When Dr. Brandy Engler opened her sex therapy practice for women in Manhattan, she got a big surprise. Most of the calls were from men. They wanted to talk about womanizing, porn addiction, impotence, prostitutes - and most of all, love.
Her patients were everyday guys from all walks of life. Among them were David, the Wall Street hotshot and compulsive womanizer; Charles, an introvert who kept pushing away the fiancée he thought was too beautiful for him; Paul, the self-made man who visited massage parlors despite his sexy wife; and the men's group whose stark revelations about male anger and their search for the right woman will open your eyes. In The Men on My Couch, Dr. Engler allows listeners inside those private sessions to witness her exciting and evocative encounters with what men desire and fear.
Dr. Engler tells her own story, too. At first her patients' revelations are painful and disconcerting, especially against the backdrop of her own difficult love affair. Yet Dr. Engler lets listeners experience how she evolves both professionally and personally, from chagrin to compassion, and reconciles her idealized notions of love and sex with the unexpected and raw truths she hears in the office.
The Men on My Couch is unlike other relationship books. There are no tired facile conclusions or pejorative generalizations. Here are fresh insights into modern sexual maladies, gleaned from real people having real struggles and experiencing real epiphanies - in the real world.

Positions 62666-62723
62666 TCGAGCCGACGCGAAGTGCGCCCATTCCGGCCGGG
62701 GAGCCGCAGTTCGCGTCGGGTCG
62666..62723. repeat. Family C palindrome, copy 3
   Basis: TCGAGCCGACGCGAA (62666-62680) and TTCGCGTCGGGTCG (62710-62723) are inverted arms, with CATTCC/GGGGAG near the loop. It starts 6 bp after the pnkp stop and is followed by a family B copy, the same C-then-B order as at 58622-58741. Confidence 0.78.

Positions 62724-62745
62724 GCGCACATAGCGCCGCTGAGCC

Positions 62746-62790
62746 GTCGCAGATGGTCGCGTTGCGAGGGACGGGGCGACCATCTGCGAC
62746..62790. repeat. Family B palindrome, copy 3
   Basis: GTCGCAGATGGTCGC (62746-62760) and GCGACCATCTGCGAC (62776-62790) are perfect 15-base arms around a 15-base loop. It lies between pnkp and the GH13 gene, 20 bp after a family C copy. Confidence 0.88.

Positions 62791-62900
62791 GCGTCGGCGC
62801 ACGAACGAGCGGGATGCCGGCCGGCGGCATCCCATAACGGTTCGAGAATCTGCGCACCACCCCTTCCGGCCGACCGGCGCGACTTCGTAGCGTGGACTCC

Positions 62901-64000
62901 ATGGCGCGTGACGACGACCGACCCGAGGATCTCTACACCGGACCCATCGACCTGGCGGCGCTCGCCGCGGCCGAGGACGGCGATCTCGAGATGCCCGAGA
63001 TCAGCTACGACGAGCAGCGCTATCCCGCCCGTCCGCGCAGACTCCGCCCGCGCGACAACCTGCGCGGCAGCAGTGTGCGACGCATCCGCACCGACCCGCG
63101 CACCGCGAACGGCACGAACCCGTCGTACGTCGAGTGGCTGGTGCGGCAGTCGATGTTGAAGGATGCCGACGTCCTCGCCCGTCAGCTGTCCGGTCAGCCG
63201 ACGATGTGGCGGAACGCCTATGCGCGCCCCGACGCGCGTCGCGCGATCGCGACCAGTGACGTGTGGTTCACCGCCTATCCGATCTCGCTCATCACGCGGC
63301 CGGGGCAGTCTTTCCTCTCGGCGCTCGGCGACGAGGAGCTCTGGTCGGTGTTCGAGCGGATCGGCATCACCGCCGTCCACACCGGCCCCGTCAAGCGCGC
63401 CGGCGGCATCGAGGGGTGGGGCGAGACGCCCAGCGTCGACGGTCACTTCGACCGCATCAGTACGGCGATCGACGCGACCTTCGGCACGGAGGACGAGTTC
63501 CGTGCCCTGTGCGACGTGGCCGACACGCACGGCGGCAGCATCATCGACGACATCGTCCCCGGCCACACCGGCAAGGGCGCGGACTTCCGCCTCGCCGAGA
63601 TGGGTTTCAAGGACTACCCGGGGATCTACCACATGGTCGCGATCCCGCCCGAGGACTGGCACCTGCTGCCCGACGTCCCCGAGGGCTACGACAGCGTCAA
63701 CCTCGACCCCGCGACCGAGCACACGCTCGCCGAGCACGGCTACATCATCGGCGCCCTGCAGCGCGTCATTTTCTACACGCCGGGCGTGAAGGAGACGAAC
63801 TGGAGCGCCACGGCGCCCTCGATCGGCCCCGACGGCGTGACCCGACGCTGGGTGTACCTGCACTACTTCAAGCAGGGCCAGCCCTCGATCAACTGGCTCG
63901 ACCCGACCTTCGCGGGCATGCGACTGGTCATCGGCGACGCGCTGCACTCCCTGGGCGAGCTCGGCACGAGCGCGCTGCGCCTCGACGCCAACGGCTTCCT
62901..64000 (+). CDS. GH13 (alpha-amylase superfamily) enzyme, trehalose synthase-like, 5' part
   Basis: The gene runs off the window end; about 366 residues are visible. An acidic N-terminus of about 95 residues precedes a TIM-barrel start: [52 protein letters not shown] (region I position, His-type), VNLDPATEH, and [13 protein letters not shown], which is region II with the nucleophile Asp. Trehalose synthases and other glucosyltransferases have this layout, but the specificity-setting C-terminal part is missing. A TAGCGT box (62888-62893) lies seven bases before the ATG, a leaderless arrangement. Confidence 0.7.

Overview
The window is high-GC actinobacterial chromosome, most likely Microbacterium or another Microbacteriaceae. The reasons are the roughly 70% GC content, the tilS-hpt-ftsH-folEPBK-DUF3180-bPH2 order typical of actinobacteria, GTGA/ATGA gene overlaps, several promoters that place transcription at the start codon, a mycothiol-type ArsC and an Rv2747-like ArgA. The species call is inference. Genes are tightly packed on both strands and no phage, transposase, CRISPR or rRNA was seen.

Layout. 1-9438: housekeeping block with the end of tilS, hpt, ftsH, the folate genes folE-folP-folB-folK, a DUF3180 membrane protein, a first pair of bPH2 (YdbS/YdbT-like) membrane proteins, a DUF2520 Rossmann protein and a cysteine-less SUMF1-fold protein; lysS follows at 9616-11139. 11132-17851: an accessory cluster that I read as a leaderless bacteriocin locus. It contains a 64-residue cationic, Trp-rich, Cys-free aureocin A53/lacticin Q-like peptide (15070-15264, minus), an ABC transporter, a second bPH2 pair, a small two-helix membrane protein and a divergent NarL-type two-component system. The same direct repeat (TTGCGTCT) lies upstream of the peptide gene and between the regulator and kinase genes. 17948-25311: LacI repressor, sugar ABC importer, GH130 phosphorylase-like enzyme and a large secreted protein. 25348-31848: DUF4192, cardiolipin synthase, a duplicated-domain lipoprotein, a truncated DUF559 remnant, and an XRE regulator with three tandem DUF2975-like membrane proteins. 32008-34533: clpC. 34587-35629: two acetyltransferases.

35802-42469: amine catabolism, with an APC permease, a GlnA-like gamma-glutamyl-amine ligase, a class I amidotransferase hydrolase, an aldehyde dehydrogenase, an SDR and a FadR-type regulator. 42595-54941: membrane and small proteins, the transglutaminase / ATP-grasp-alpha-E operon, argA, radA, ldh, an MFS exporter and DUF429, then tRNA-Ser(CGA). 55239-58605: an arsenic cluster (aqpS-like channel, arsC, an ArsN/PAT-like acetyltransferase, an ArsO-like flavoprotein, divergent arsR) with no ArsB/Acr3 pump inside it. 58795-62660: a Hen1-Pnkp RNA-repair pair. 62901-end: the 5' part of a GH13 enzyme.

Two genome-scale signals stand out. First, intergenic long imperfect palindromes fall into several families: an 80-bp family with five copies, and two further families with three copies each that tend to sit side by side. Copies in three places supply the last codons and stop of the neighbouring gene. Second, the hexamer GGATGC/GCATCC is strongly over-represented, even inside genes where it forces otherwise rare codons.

This book will change how both women and men think about love, sex, and desire.
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Not what you'd expect
While the author does go into the sexual behaviors and practices of her patients, it isn't excessively voyeuristic. Fundamentally, the book is about how a person's experiences as a child, teenager, and young adult can affect someone to such a degree that they can lead subconsciously to undesirable behavior. The author also provides a fairly rational hypothesis as to why those subconscious "wounds" are frequently manifested sexually in men.
This is not one of those "all men are dogs" books, and I felt sympathy for some of the patients -- but not all of them. The book gave me a look at men's sexuality from a different angle.
- Jennifer "A Bibliophile"
Condescending, Stupid, Uninformative, annoying
A Better narrator,
NO I am sure there are some good books on the subject out there
She tries to pull off this sexy voice that comes off condescending. New York Snob meets porn star.
I was really looking forward to this book. Unfortunately the narrator was trying to sound sexy and it came off as annoying. I got through the first case study but it was filled with what I call filler and then the book goes off into her personal life. The book and author also had that upper Manhattan condescending tone like she was talking to all of us little people. I think the book might have some interesting case studies but I could not get through it.